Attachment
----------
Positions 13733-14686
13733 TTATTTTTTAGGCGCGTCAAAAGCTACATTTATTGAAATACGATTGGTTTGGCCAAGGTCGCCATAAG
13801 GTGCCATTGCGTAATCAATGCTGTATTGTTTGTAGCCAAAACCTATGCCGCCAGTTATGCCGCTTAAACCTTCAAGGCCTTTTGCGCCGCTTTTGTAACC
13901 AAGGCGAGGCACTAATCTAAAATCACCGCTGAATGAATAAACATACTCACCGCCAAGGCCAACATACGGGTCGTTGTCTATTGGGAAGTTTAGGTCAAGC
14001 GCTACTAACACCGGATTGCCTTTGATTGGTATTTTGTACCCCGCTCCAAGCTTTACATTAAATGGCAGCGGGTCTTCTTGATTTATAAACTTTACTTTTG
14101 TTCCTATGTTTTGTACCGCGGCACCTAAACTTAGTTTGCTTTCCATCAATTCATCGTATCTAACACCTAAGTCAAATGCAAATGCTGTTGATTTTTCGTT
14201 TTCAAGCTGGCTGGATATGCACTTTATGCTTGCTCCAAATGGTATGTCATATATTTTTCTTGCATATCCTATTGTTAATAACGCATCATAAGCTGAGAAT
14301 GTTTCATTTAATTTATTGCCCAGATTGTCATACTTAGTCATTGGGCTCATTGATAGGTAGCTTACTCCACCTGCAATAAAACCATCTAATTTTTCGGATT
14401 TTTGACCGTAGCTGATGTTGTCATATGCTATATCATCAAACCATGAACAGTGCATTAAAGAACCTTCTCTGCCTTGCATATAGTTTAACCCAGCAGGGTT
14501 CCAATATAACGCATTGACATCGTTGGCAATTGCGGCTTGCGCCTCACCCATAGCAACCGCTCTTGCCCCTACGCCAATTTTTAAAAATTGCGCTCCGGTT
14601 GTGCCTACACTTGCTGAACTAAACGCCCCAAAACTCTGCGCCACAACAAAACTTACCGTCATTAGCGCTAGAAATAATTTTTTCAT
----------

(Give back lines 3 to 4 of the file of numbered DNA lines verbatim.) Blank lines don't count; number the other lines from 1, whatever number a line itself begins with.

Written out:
13801 GTGCCATTGCGTAATCAATGCTGTATTGTTTGTAGCCAAAACCTATGCCGCCAGTTATGCCGCTTAAACCTTCAAGGCCTTTTGCGCCGCTTTTGTAACC
13901 AAGGCGAGGCACTAATCTAAAATCACCGCTGAATGAATAAACATACTCACCGCCAAGGCCAACATACGGGTCGTTGTCTATTGGGAAGTTTAGGTCAAGC